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Telling people about your diagnosis

telling peopleWho you tell about your diagnosis, and when, is up to you. If you need to take a few hours, a few days, or more to think about this, that is totally reasonable. Taking your time to prepare and telling others when you feel strong enough to cope with their reaction will help you.

Some people might react more emotionally than you are expecting. This may be because your diagnosis makes cancer a reality for them, rather than something that happens to other people. Others might cry or go very quiet, and some of your friends may drop off the radar for a while because they find your news frightening.

Hopefully, many friends and family members will be supportive and help you get through this difficult time. Your Clinical Nurse Specialist (CNS) and Target Ovarian Cancer can offer support to your family and friends too so you may want to encourage them to get in touch.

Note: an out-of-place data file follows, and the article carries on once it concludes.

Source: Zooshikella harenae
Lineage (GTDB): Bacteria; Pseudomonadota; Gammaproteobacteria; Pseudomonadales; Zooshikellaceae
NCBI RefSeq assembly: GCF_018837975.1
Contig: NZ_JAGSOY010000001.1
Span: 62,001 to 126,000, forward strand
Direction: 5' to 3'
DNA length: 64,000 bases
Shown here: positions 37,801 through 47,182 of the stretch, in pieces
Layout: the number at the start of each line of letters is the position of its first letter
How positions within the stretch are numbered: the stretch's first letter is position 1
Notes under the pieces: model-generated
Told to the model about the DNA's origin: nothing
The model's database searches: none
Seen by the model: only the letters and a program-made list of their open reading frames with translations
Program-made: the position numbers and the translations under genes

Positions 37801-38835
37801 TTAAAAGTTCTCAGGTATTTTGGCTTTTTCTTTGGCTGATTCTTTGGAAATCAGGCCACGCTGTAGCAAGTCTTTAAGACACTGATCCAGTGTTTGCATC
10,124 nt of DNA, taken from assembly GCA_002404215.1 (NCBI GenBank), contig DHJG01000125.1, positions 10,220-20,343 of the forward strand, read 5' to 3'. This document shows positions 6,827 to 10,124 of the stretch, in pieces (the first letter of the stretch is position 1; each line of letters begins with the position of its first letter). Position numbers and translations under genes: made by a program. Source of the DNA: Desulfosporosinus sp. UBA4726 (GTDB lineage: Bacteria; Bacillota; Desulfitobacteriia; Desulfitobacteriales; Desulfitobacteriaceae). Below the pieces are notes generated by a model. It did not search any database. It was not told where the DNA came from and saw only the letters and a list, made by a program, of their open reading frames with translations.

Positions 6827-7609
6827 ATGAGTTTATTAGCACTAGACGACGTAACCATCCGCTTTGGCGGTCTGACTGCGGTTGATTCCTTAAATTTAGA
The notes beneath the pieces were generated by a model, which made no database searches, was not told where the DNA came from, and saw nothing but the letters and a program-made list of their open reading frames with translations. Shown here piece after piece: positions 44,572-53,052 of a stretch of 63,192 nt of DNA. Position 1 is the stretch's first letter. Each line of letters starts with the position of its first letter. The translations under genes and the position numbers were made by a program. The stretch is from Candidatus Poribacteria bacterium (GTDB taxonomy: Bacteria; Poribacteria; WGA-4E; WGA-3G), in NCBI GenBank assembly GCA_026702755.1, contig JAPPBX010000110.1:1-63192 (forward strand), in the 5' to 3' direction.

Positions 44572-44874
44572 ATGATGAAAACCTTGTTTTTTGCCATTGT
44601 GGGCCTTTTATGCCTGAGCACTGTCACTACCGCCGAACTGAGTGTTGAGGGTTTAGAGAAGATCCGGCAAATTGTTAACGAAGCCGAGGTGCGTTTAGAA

Telling children

Talking to your children or grandchildren about a cancer diagnosis is not easy, whatever their age.

Young children will understand the practical side of things: you have an illness and the doctors are looking after you. You might feel a little bit tired and sad or grumpy, but everyone is doing their best to get you better. The questions they ask can give clues to what is worrying them.

Teenagers may ask for more information and need a little more time to work through their feelings and think about the questions they want to ask.

Take things one step at a time.

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What happens next

This content is primarily taken from What happens next? Our expert guide answers your questions following a diagnosis, providing information on everything from treatment to taking care of yourself, and advice on where to find support in the months ahead.

The information on this page is approved by the Information Standard scheme to ensure that it provides accurate and high-quality information.

Information standrads

Last reviewed: November 2016
Next review: October 2019